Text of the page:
It’s a Blog, Blog World: How to Successfully Pitch Bloggers
Full Frontal PR Report
Arjan Timmermans, Special to RLM’s Full Frontal PR Report
In ancient Greece, message couriers were used to send news from one part of the country to the other. In fact, the word marathon is inspired by a Greek legend about a soldier named Pheidippides who ran 25 miles from the town of Marathon to Athens to tell officials that Athenians had saved Greece from the Persian forces.
In our modern times, we have found more timely ways to disseminate news. The role of the messenger also has become more sophisticated. Online journalists and web loggers (or bloggers) are becoming increasingly important in distributing information and generating serious buzz.
The number of Web logs is growing at an unprecedented rate. MarketingWonk.com (the creation of Tig Tillinghast) recently reported that a new blog is created every 11 seconds, adding up to over 8,000 new blogs every day on top of the 1.2 million online journals that already exist.
Blogs are revolutionizing how news is reported and communicated. With the speed of a mouse click, individuals can write up eyewitness reports of news as it happens.
There are as many different blogs as there are topics to write about. Blog themes range from people writing about celebrity gossip (www.gawker.com) to discussing new technology (slashdot.org) and from sharing Tivo hacks (www.pvrblog.com) to talking about global warming (www.climateark.org/blog).
Considering the wide range of blogs, it is no wonder they are becoming a cornerstone in many integrated grassroots publicity campaigns. Blogs are a terrific medium for unleashing buzz with their elusive, underground quality and highly involved (read “interested”) readership.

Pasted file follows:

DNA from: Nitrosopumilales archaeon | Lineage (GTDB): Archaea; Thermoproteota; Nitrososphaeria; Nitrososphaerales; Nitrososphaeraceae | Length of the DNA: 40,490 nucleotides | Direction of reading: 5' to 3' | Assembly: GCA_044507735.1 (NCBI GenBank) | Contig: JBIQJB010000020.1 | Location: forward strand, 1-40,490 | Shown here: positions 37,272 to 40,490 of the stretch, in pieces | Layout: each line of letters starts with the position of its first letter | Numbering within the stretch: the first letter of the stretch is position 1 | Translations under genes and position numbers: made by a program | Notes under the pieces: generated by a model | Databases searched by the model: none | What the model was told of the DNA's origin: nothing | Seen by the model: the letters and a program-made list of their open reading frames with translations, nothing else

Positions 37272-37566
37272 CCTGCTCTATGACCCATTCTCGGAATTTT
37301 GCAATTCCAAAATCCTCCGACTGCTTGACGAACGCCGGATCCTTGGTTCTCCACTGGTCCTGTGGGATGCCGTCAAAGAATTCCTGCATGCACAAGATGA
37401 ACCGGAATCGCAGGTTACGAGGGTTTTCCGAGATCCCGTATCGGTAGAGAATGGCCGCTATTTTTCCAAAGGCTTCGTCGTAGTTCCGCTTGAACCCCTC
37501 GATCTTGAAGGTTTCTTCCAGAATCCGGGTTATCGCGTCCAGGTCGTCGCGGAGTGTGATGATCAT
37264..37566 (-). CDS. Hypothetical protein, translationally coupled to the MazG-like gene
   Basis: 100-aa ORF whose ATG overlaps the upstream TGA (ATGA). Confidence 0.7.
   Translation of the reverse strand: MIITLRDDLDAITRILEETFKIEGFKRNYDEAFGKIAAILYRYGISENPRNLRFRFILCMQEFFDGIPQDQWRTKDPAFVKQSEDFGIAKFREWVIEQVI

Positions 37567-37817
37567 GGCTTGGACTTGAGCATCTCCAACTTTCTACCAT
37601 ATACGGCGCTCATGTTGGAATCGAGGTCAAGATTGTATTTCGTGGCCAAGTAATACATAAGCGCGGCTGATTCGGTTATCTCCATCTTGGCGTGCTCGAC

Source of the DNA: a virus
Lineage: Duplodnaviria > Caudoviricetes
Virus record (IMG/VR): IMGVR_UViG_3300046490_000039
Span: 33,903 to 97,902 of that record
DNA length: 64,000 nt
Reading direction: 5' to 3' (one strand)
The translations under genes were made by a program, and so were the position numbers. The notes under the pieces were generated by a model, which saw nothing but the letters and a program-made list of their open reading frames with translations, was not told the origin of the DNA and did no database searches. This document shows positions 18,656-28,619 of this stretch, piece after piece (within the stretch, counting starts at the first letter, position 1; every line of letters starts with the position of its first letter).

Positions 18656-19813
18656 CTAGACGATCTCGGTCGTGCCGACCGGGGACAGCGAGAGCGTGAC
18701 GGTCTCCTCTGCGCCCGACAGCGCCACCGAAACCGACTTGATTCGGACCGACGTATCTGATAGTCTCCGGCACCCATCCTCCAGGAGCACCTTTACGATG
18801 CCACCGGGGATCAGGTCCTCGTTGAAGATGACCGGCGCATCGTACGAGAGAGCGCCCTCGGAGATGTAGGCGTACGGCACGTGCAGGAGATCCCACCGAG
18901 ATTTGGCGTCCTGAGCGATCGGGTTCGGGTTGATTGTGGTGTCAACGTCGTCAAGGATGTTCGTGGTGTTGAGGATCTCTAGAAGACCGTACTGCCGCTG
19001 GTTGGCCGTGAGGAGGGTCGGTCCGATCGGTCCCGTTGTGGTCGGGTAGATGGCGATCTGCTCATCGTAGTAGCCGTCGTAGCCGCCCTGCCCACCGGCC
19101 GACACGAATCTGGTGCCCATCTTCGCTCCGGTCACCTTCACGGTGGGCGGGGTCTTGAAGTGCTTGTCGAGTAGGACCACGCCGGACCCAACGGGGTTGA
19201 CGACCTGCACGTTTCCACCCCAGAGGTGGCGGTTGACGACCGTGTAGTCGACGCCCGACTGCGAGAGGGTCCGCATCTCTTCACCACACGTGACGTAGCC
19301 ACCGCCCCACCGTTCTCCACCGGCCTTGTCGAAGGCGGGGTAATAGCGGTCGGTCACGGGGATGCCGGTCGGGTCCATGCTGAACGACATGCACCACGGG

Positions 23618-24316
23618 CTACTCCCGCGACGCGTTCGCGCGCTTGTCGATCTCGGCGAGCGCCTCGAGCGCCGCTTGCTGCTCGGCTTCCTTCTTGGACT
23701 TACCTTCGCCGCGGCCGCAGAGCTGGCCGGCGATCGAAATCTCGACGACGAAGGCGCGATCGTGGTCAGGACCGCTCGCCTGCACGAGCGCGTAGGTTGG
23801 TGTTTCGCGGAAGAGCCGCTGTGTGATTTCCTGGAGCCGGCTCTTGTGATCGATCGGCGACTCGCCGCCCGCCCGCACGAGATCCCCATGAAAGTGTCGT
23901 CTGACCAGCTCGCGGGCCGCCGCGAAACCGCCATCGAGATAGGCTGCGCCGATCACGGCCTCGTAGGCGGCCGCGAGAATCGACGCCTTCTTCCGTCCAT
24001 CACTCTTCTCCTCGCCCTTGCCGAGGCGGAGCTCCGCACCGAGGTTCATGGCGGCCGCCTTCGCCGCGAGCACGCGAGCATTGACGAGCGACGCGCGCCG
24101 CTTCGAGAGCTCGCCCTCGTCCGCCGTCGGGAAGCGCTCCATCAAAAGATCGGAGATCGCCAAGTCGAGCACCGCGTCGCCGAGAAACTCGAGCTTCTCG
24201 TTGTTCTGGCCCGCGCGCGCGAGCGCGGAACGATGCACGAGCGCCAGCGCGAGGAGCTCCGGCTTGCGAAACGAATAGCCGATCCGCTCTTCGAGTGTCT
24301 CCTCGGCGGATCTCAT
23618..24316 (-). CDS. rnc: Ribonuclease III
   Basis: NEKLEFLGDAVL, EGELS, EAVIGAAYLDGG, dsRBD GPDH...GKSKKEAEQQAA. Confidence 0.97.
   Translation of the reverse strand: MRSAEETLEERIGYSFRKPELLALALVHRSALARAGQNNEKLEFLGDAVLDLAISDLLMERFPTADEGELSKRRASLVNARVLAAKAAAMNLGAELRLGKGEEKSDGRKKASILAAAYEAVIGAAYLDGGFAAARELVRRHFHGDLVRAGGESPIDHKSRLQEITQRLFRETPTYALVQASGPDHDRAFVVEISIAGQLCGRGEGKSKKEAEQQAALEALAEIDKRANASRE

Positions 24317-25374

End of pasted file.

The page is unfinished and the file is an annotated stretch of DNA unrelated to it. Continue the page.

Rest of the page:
In his best-selling book The Tipping Point, writer Malcolm Gladwell argues in detail how new ideas, information, rumors and other news can potentially spread like viruses. He claims that the messenger plays an important role in initiating contagious word-to-mouth epidemics.
There are plenty of recent examples of how blogs have been used to spread news and awareness. The momentum for Democratic presidential candidate Howard Dean, the interest in Puma’s new line of sneakers, and the popularity of Outkast’s latest record are some examples that show how influential bloggers are in spreading real buzz.
Understanding the nature of these 21st century messengers is critical to making your pitches successful. From my observations, all bloggers share a few important characteristics:
Bloggers Are Mavens
Bloggers are news mavens. They carefully browse web sites, newspapers, online forums and other sources to hunt for anything newsworthy as it relates to their blog. Since they are so in tune with the news media, bloggers easily recognize misplaced hype.
Bloggers Are Autonomous
Bloggers often work alone, which explains why they hold a slightly, shall we say, geeky pride and vanity in their work.
There is often a slight degree of friendly competition among bloggers. They will try to stand out by posting unique stories or photographs. This increases their readership and site traffic, which will ultimately position these bloggers as an authority.